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208 pp. per issue
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ISSN
0898-929X
E-ISSN
1530-8898
2014 Impact factor:
4.69

Journal of Cognitive Neuroscience

June 1, 2005, Vol. 17, No. 6, Pages 874-883
(doi: 10.1162/0898929054021184)
© 2005 Massachusetts Institute of Technology
Anxiety Reduction through Detachment: Subjective, Physiological, and Neural Effects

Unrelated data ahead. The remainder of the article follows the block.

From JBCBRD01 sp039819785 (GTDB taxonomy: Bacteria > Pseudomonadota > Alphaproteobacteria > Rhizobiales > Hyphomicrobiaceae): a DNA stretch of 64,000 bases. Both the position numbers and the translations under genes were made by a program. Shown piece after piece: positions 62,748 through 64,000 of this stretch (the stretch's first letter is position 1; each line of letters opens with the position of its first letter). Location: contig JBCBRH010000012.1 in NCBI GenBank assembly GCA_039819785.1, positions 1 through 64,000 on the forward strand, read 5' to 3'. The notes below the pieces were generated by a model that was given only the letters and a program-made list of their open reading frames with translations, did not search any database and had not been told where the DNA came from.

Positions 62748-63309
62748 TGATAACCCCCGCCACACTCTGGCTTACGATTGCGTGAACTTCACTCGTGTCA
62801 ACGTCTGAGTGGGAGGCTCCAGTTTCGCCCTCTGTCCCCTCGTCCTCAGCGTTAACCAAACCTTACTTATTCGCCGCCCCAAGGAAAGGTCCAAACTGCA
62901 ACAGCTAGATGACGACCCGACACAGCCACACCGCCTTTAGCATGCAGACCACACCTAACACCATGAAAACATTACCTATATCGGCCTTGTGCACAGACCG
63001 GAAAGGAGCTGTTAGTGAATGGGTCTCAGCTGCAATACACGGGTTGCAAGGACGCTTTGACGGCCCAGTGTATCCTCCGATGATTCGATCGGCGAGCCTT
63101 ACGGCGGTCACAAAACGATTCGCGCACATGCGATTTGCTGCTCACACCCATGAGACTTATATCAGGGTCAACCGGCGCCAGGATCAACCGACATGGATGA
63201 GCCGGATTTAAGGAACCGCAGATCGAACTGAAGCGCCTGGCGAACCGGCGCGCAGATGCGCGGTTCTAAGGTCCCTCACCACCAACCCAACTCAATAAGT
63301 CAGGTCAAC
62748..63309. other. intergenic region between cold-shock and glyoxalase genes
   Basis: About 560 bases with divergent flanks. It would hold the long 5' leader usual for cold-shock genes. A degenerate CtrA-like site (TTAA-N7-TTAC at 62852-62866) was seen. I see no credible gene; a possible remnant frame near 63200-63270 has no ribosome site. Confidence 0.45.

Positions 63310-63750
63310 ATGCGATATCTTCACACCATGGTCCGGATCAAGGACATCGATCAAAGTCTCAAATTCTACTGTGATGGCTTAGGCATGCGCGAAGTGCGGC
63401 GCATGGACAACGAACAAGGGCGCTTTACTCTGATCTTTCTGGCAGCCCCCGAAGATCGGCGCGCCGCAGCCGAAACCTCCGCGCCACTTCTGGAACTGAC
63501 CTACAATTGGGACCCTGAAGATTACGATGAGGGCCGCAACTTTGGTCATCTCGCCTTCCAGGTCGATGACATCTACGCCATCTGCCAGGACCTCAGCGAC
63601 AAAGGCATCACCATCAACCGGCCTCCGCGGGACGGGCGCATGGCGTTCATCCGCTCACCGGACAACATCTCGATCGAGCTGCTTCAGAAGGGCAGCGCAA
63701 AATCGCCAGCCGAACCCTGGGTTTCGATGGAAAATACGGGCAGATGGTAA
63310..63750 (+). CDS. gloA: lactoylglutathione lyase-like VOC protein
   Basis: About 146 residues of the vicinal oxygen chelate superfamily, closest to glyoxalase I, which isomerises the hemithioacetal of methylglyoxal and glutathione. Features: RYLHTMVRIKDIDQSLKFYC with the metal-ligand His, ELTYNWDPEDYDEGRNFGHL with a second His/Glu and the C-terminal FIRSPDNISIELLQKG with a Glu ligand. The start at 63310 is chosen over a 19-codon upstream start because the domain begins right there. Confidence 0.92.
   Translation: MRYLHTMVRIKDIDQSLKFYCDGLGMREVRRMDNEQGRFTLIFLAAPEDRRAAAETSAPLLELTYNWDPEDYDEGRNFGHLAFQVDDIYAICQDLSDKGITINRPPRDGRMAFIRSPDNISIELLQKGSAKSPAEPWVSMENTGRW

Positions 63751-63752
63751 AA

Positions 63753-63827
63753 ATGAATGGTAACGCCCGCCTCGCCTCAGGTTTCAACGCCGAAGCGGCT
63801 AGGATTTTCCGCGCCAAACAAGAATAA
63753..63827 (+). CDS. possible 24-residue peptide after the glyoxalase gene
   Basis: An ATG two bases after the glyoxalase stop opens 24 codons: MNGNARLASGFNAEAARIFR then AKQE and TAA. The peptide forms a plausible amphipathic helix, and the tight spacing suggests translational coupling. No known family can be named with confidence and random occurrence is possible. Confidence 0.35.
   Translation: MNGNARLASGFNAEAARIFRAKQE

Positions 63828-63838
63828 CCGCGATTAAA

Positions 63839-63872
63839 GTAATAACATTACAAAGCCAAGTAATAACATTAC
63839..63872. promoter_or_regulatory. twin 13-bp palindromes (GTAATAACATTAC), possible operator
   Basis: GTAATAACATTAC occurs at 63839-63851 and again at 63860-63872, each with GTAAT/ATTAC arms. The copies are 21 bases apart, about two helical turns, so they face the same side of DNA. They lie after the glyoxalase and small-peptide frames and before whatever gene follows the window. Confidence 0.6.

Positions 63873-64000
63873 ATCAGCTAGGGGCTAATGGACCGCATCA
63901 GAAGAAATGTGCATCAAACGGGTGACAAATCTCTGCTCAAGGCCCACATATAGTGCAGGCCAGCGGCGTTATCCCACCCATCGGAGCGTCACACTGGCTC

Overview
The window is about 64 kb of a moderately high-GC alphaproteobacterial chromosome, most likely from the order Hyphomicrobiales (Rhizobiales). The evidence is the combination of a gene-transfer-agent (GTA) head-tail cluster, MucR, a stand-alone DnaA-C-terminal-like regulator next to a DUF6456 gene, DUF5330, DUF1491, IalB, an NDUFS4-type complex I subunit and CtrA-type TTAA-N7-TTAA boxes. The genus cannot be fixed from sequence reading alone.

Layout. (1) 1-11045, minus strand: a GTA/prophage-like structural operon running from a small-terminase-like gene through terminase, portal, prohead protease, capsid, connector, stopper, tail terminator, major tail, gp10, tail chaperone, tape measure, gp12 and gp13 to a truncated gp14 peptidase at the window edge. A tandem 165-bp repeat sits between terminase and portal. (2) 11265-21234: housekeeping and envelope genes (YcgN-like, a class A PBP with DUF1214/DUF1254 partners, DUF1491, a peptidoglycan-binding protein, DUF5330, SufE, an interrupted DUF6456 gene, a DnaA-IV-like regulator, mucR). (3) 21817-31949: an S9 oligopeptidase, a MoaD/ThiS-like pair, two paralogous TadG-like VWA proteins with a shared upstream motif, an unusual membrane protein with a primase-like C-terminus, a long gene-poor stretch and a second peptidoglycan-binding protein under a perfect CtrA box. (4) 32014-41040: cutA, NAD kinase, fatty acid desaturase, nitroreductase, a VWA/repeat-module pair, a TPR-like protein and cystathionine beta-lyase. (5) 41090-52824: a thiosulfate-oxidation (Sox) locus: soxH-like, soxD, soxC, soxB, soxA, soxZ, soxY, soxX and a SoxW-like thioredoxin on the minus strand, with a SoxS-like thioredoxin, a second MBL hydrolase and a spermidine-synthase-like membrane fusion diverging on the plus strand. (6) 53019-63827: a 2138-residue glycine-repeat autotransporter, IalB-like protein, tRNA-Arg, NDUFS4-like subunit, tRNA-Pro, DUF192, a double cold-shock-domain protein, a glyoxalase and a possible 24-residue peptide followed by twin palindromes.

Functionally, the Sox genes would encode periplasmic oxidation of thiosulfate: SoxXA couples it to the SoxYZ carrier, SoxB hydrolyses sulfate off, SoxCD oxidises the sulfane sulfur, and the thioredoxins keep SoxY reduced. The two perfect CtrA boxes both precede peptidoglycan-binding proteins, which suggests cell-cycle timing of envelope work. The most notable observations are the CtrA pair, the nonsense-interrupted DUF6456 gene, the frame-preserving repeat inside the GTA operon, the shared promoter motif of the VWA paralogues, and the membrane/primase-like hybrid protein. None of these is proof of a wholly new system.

Article PDF (3.68 MB)
Abstract

The ability to volitionally regulate emotions helps to adapt behavior to changing environmental demands and can alleviate subjective distress. We show that a cognitive strategy of detachment attenuates subjective and physiological measures of anticipatory anxiety for pain and reduces reactivity to receipt of pain itself. Using functional magnetic resonance imaging, we locate the potentialsite andsourceof this modulation of anticipatory anxiety in the medial prefrontal/anterior cingulate and anterolateral prefrontal cortex, respectively.